Gateway to the Classics: Stories from the History of Rome by Emily Beesly
 
Stories from the History of Rome by  Emily Beesly

The Death of Decius

In the last story I told you how Titus Manlius loved his country better than his son. Now I am going to tell you how Publius Decius Mus, who was consul at the same time as Manlius, loved his country better than himself.

Some years before the time when Manlius and Decius were consuls together, a war broke out between the Romans and the Samnites. Valerius Corvus, who was then consul, gained a great victory over the Samnites in Campania. The other consul, Cornelius Cossus, advanced towards Samnium, and in doing so led his army through a pass in which was a narrow valley. On one side of this valley the Samnite army was hidden among the rocks, so that the Romans could not see them. The Samnites intended, as soon as all the Roman army were in the valley and trying to make their way through the narrowest part, to rush upon them and so win an easy victory. Fortunately the Romans found out that the Samnites were in ambush there before the whole army was in the valley; and while the consul was planning how he could get his soldiers safely out of this dangerous place, Publius Decius, one of his officers, came to him. Decius had noticed that there was in the pass a hill from which all that was being done by the Samnites could be seen, and that it would be easy for lightly armed men to seize it before the enemy could prevent them.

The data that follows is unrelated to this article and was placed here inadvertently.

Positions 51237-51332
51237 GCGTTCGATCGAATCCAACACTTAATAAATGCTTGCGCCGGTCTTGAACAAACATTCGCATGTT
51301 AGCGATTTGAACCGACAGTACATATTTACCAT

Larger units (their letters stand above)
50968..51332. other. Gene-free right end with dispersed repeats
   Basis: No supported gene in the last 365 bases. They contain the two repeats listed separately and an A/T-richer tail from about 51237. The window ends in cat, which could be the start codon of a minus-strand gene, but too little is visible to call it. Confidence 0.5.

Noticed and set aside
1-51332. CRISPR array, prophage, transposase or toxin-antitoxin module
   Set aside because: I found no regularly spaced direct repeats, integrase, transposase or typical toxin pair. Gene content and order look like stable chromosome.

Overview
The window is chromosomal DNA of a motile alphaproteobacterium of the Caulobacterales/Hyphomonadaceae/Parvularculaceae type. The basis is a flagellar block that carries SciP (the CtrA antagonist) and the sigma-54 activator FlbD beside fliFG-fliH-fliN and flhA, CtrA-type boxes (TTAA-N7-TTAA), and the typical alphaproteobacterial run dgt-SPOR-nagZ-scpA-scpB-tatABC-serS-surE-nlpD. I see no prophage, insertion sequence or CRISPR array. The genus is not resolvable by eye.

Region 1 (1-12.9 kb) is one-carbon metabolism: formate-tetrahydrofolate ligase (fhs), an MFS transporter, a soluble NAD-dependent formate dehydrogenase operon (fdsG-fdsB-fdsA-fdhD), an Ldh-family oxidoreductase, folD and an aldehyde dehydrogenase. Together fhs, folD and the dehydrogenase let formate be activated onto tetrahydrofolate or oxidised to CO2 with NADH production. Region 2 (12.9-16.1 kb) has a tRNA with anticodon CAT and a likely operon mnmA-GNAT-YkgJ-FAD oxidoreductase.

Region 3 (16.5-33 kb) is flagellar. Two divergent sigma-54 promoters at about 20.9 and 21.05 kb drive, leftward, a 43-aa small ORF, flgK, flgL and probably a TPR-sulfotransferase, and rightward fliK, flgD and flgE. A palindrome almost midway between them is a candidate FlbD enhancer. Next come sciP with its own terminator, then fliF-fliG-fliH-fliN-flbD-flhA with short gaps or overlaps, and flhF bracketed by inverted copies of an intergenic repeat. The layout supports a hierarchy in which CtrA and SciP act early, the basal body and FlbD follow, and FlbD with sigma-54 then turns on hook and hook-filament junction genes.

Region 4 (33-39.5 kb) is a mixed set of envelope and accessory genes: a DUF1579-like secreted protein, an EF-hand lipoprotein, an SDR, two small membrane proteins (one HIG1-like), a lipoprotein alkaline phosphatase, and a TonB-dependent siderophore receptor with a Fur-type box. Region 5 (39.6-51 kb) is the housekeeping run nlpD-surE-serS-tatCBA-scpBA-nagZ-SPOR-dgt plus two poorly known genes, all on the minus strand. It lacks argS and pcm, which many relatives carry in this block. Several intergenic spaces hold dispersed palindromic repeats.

"See you not, Cornelius," he said to the consul, "the top of yonder hill above the Samnites? If we can take that hill we shall be safe. Give me a few soldiers and let me try to take it; and if I do so, then do you march your army out of the pass without fear. For the enemy being just under the hill will not dare to follow you for fear of our attacking them behind. As to us, the good fortune of Rome and our own courage will bring us safely back to you."

The consul praised Decius for his brave plan; and having got together the soldiers he had asked for, he marched quickly and silently through the rocks, and got possession of the hill before the enemy noticed him.

The Samnites did not know what to do when they found that Decius had posted himself so well on the top of the hill. They did not dare to pursue the consul, who was now able to march the main body of the army safely out of the pass, and they were afraid to charge up the hill and attack Decius. Before they could make up their minds what to do, night came on.

Decius wondered that the Samnites did not attack him; but when evening came, he called some of his officers together and spoke to them.

"How idle or how ignorant these Samnites are," said he; "they might by this time have shut us up in ditches and walls, but not a man has begun to work. They do not seem to know what to do. But we shall be as stupid as they are if we stay here a minute longer than we need. Come on then with me; and before it grows too dark, let us see how they have placed their guards and where we may get out most easily."

Then he and some of the other officers dressed themselves like common soldiers, and so went and found out all that he wanted to know. Then he sent word to the soldiers that they should all come to him quite silently and ready armed.